This Week’s Articles (June 3 – June 9, 2012)

June 10, 2012 self-publishing, unplugging, writing 0

I found quite a collection of interesting blog posts and articles this week, on a whole host of book- and reading-related topics.
Last week, Momentum (an Australian subsidiary of Macmillan whose e-books are available in the U.S.) announced it will drop DRM from its e-books.  They’ve now published an explanation of DRM and its purpose which clearly demonstrates why selling ebooks without it is a better choice.  Kudos to Momentum for joining the (so far very short) list of publishers who’ve figured that out.  If DRM-free books matter to you as a reader and e-book buyer, I urge you to take a look at Momentum’s catalog (as well as those of Baen Books and, after early July, Tor/Forge and Tor UK) and consider buying their books.  The more success DRM-free publishers have, the more likely it is that other publishers will follow their lead.
Waterstone’s may eventually sell and support other devices in addition to the Kindle, reports Charlotte Williams for The Bookseller.  The article, based on an interview with James Daunt, head of Waterstone’s, goes on to discuss why the British bookstore chain went ahead with their much-criticized deal with Amazon.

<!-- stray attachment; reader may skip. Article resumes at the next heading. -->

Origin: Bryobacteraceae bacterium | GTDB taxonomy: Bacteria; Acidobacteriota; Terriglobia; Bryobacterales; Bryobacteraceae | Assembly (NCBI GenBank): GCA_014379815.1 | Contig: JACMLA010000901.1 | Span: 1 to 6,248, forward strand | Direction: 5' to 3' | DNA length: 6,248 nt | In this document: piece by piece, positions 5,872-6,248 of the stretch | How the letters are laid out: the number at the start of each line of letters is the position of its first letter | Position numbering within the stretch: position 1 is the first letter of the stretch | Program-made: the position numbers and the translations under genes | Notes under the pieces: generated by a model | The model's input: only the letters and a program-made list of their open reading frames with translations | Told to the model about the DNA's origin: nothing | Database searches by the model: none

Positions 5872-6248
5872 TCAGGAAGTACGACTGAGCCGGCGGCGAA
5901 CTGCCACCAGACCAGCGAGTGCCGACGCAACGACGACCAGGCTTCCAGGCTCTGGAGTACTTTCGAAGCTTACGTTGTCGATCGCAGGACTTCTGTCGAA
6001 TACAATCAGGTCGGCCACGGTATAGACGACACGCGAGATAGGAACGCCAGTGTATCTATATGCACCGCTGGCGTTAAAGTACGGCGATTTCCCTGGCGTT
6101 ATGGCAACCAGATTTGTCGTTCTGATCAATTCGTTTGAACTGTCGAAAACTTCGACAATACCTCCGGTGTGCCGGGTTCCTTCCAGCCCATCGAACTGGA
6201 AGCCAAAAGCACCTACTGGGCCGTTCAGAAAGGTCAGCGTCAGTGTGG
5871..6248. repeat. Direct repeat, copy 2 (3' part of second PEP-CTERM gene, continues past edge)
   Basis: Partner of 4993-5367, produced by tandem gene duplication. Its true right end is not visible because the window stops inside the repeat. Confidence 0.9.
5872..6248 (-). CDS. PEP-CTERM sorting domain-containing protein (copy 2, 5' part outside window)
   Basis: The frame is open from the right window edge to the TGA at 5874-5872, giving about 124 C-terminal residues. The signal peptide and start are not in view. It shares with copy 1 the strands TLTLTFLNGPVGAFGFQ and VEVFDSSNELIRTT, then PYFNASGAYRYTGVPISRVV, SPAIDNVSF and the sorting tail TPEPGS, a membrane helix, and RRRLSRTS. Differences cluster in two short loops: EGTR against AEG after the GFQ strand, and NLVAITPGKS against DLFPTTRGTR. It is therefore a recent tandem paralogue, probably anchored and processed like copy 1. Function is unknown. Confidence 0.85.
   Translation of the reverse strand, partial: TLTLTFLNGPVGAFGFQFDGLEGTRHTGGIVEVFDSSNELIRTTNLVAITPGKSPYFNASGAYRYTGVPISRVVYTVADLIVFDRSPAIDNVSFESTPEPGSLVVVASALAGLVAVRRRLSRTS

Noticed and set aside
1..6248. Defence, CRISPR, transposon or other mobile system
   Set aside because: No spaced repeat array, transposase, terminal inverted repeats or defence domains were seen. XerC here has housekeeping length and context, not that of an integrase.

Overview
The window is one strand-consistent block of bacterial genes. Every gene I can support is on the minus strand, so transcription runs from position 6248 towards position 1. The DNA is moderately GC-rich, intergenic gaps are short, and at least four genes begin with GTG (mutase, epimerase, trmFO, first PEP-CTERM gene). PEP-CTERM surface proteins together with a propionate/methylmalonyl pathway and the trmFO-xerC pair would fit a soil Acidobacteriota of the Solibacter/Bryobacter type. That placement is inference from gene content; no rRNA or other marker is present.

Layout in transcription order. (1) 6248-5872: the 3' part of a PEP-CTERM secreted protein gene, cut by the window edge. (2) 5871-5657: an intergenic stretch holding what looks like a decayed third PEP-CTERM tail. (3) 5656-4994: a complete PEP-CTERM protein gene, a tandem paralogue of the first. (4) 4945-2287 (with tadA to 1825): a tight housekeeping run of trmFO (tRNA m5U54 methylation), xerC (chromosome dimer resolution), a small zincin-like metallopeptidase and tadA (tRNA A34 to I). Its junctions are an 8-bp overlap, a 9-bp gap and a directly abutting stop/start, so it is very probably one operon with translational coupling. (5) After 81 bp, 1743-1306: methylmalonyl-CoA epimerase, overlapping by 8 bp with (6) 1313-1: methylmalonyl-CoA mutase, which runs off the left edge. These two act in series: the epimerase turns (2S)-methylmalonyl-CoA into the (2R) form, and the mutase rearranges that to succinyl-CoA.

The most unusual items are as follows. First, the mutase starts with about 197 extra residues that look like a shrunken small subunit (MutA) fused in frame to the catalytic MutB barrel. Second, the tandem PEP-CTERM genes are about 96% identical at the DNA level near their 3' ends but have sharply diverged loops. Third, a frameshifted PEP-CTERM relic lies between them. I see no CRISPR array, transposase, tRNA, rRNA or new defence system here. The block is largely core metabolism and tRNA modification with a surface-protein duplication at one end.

The Ruby White consulting firm makes the case that Barnes and Noble doesn’t actually want you to buy books from their physical bookstores… at least judging from their pricing policies.
Matthew Flamm of Crain’s New York reports that “Self-publishing fuels growth of print books.”
Rich Adin, a professional editor, talks about the importance of e-book cover design and blurbs in one post, and about The eBook Effect: Buying and Reading More” in another. (An American Editor blog)
Indie romance author Bella Andre spoke about how to market your self-published books at the BEA — that’s BookExpo America, currently underway in New York.  (Chris Walters, The Digital Reader blog)

And Jeremy Greenfield of Digital Book World believes that with it’s planned self-publishing platform, Writing Life, “Kobo Wants to Turn Writing Into a Game.”

Finally, there’s this article, which I thought you might find interesting although it’s not really about books, ebooks, writing, or publishing:

In “Hands-Free Parenting: How Much You Gain When You Unplug”, Rachel Stafford talks about how “unplugging” from technology in little ways has made a difference in her and her family’s life. (MediaShift) Stafford now writes a blog called Hands Free Mama.  She’s not advocating a totally tech-free lifestyle; rather, she writes about how to maintain balance and put the technology aside in favor of time spent with family and for oneself.  It’s a lesson many of us could benefit from, myself included.

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